Spat! I looked around. All looked fine. Smiling faces. Nodding faces. Talking faces. A student was scribbling in his notebook, a foreigner hunched over his Apple laptop, four girls sitting in a huddle giggling away at the far corner, a heavyweight female gorging on a Chocolate Fantasy loaded with two scoops of ice-cream, two immaculately dressed, middle-aged gentlemen having a discussion on some business project and a guy and girl sitting on a couch in a corner not far from me in the usual PDA (Public Display of Affection) positions. In short, it was a normal day in a normal Café Coffee Day (CCD). Where did the sound come from? Was it the electronic insect killer? But it was long way from where I sat. “Anyway”, I said to myself and returned to the pages I was reading.
Chatt! Again. I looked up but could not detect the source of the sound again. But this time I was not alone. Others too seemed to have heard the snap. None, however, had a clue as to what it was.
Soon enough we realized it was the sound of one hand slapping another hand away. The slapping hand belonged to the girl and the slapped to the boy. But this came to light only when the girl got up and paid a visit to the washroom. My peripheral vision noted a number of heads, male and female alike, turning and I followed the gaze only to stop at the girl who took her sweet time to take the smallest possible steps to the washroom that was barely a few steps away.
But it was neither her gait, nor her apparent desire to set the record of the smallest steps ever taken in a CCD, but her bare legs issuing from the shortest possible ‘shorts’. They call these things ‘hot pants’, which sounds terribly sexist to my old-fashioned, puritan ears.
The pink-white, striped ‘hot pants’ this girl wore was so short that it would be a tailoring feat to shorten it any further without running the risk of turning it into an undergarment, if it wasn’t one already.
And then she emerged from the washroom and all eyes rested back on her while she walked back to the couch and settled back. With the next hand-slapping we all knew that it was the girl slapping her boyfriend’s hand off her thighs in anger – mock or real, I couldn’t tell, and wasn’t interested in knowing.
The girls giggled, the overweight female frowned, the student-boy couldn’t take his eyes off, the ‘gentlemen’ promptly paid the bill and left, the foreigner reacted little, having found nothing interesting or shocking in it, and I buried myself into the papers while the CCD staff went about their work with admirable detachment.
Personally I do not have a problem with PDA. In fact, to me an affectionate couple is quite a cute sight. But then, there are still limits of decency that must be respected.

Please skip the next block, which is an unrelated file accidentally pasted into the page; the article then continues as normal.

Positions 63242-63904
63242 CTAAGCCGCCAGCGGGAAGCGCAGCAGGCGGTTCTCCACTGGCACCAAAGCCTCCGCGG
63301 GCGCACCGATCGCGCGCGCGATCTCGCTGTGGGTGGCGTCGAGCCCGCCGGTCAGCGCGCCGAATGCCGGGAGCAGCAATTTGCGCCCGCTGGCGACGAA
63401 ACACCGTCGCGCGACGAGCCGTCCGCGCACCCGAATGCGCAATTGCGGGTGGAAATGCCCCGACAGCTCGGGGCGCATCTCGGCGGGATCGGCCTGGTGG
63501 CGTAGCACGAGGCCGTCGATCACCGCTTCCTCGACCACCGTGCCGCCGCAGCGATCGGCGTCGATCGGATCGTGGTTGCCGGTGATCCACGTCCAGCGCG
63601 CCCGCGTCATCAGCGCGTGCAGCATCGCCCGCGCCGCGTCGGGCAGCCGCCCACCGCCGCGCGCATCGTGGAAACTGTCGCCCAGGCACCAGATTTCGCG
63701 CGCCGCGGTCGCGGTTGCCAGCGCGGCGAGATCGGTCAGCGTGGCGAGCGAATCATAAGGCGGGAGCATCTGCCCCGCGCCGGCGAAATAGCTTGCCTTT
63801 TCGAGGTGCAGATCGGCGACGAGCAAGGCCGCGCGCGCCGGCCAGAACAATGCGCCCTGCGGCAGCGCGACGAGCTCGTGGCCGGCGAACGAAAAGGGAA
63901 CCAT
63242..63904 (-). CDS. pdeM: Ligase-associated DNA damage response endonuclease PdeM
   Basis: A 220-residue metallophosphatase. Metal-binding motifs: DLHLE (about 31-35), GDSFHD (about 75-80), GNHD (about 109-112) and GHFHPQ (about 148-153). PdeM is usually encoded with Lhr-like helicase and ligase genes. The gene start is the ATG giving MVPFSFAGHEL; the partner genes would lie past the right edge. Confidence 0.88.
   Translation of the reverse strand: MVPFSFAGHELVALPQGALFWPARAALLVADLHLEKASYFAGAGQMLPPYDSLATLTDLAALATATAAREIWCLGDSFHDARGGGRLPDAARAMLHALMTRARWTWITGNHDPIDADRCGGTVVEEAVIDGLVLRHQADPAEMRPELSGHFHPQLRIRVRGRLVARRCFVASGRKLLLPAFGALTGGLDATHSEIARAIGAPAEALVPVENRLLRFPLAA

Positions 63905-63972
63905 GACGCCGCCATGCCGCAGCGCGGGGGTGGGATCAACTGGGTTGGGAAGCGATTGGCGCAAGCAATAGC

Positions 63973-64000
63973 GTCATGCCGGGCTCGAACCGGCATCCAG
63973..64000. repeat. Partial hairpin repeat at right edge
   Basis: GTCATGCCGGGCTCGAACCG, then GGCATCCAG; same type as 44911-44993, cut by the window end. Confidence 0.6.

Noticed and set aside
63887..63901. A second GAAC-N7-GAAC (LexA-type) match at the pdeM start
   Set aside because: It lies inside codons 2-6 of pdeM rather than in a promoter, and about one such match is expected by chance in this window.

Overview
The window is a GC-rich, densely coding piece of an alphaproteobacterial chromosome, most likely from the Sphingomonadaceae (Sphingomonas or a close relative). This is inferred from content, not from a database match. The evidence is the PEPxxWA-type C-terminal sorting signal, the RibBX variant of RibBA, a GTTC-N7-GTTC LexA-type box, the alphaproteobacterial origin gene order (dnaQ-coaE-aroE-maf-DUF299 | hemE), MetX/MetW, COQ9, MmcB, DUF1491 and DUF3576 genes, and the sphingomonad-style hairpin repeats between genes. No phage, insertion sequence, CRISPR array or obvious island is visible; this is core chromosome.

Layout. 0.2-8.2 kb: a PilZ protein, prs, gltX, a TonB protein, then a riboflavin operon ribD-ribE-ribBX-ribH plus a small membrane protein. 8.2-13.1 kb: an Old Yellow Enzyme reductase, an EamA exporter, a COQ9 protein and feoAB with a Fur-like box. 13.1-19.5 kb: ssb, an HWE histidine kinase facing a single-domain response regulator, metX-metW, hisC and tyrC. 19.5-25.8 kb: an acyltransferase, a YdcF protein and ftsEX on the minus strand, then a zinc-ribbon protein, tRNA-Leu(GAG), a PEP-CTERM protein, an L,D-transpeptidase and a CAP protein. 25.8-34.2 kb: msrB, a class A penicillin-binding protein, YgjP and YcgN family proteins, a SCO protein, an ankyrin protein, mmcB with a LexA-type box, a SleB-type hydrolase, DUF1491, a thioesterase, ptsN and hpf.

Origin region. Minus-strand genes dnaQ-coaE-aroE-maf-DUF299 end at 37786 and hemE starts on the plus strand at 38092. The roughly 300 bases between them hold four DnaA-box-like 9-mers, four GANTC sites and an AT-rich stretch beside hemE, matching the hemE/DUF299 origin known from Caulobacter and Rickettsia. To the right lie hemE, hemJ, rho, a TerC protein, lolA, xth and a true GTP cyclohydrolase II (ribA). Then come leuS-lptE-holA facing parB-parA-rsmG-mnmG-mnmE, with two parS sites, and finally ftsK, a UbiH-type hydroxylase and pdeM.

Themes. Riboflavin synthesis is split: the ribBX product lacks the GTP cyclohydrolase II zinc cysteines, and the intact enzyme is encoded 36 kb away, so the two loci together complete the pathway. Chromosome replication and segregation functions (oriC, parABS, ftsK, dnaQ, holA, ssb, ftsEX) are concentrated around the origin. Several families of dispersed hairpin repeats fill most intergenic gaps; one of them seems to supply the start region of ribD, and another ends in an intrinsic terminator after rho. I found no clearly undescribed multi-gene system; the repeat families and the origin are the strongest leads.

Soon enough I was thinking about the law as applicable to public decency. There is nothing inherently indecent in an affectionate hug and a loving peck; neither is a male hand resting on female thigh essentially indecent (I am certainly treading thin ice here) unless any movement of the hand or any part thereof is overtly and unmistakably sexual in nature.
That’s about the behaviour. How about the dress? Could one be ‘indecently’ dressed? Section 91 of Delhi Police Act, 1978 defines ‘Behaving indecently in public’ thus:
No person shall wilfully and indecently expose his person in any street or public place or place of public resort or within sight of, and in such manner as to be seen from, any street or, public place or place of public resort, whether from within any house or building or not, or use indecent language or behave indecently or riotously or in a disorderly manner in a street or public place of public resort or in any office, police station or station house.
It can safely be assumed that the girl here was not forced into the ‘hot pants’, and wearing something would make the wearer responsible for the parts he or she leaves uncovered so as to fall within the description of ‘expose’.
So, it was indeed ‘wilful exposure’. Was it also ‘indecent’? It would be safe to assume that what is indecent may not always be downright ‘obscene’, but what is obscene is quite certainly indecent unless there could be something that could be described as ‘decent yet obscene’ without the description being self-contradictory.
Section 292 of Indian Penal Code, 1860 defines ‘obscene’ as anything that is “lascivious or appeals to the prurient interest”. The term ‘prurient’, as per the dictionary, stands for “causing lasciviousness or lust” and the term ‘lascivious’ means ‘inclined to lustfulness’.
If the guy’s moving hand, the girl’s slapping it aside in mock anger, the gentlemen’s prompt departure and my burying myself in the uninteresting pages are anything to go by, the ‘hot pants’ seemed to inspire feelings that could not be described as ‘affection’ or any of its platonic variations. Interestingly, ‘hot pants’ is also slang for ‘strong sexual desire’ or ‘a feeling of sexual arousal’.
And I am absolutely disinclined to take the discussion any further, thank you. Feminists are a scary lot. For the record, I am against the law getting into hot pants (pun intended).
Originally published as part of my monthly column STREET LAWYER in LAWYERS UPDATE [August 2010 Issue; Vol. XVI, Part 9]